Three Afghan poll workers killed, 17 hurt in blast
Three women working to register voters for Afghan elections were killed and 17 female election workers were wounded when a blast destroyed their bus in the eastern city of Jalalabad Saturday, officials said.
The attack was one of the worst against workers preparing for elections supposed to be held in September, which the Taliban and allied Islamic militants have vowed to disrupt.
It is also a further setback for President Hamid Karzai's efforts to bring peace to a country U.S. President Bush has described as a role model for Iraq.
The women were heading for a voter registration site on the outskirts of the city when the blast occurred, a senior police officer said.
A spokesman for the United Nations, which is overseeing voter registration, said that according to preliminary reports, the explosion occurred as the bus was heading to Rodat district to the east of Jalalabad.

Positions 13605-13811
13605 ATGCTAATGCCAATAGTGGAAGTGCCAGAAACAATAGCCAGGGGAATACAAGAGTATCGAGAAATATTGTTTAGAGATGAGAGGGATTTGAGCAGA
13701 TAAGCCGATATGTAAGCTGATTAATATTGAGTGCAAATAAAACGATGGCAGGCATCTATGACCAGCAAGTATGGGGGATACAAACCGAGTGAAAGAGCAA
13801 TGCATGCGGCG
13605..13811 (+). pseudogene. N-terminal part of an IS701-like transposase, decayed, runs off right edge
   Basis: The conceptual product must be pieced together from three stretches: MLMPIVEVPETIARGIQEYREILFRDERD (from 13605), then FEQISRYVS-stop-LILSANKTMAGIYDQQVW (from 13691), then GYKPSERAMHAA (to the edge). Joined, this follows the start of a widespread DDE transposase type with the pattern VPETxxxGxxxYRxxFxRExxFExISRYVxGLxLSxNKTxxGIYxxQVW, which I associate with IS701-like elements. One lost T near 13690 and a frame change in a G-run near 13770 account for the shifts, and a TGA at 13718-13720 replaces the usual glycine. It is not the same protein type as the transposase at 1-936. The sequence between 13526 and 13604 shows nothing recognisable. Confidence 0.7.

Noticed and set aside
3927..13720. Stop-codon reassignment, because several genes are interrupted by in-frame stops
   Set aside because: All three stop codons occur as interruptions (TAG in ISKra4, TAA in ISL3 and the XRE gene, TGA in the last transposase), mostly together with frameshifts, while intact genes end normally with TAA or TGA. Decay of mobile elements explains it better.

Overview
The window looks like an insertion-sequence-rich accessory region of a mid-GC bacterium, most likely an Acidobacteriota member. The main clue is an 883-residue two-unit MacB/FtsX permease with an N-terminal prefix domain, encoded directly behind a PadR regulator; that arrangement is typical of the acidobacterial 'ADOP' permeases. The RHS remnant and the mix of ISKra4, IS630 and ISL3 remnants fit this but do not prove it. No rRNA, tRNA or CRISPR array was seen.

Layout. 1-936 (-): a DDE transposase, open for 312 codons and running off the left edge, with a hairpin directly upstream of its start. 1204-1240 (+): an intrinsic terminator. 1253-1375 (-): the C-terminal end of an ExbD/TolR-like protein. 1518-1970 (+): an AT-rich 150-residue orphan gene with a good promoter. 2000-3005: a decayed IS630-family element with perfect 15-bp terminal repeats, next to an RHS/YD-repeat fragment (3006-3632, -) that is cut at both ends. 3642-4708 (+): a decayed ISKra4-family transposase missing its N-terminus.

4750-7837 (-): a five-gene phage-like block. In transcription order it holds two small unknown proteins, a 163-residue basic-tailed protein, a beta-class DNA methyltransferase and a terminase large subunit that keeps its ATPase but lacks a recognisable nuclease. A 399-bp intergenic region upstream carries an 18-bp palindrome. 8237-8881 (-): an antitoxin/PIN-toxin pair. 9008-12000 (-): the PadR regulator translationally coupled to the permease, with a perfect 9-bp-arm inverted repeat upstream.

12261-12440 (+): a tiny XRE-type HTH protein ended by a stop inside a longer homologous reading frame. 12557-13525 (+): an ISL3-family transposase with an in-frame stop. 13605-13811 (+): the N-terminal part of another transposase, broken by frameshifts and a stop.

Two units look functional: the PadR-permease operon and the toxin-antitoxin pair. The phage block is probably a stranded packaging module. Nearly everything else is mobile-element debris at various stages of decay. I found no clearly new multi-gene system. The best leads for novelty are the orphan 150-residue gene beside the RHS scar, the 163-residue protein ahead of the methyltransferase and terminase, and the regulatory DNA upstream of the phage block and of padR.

"Three have been killed, three to four seriously wounded," Manoel de Almeida e Silva said. "They are all Afghan national staff and they are all female," he said.
The police officer said 17 women had been wounded.
Registration of female voters for the poll has lagged behind that of men, especially in conservative southern and eastern provinces where militants are most active.
Saturday's attack came just after Karzai appealed to NATO Friday to make good its pledge to send more troops to protect the polls and ensure they can be held on time.
At a summit meeting in Istanbul next week, NATO is to announce that its 6,400-strong peacekeeping force will take command of four or five military-civilian reconstruction teams in northern Afghanistan and deploy about 1,200 troops for the polls.
But this will fall short of at least 5,000 extra troops the United Nations and Kabul have estimated will be needed. The deployments will also be to relatively secure provinces, not to the south and east.
Leading rights group Human Rights Watch charged that NATO "foot-dragging" had contributed to worsening security. It said it should immediately send more troops to protect voter registration and disarm warlord militias, adding that blame for a failure of the polls would rest on Washington and NATO.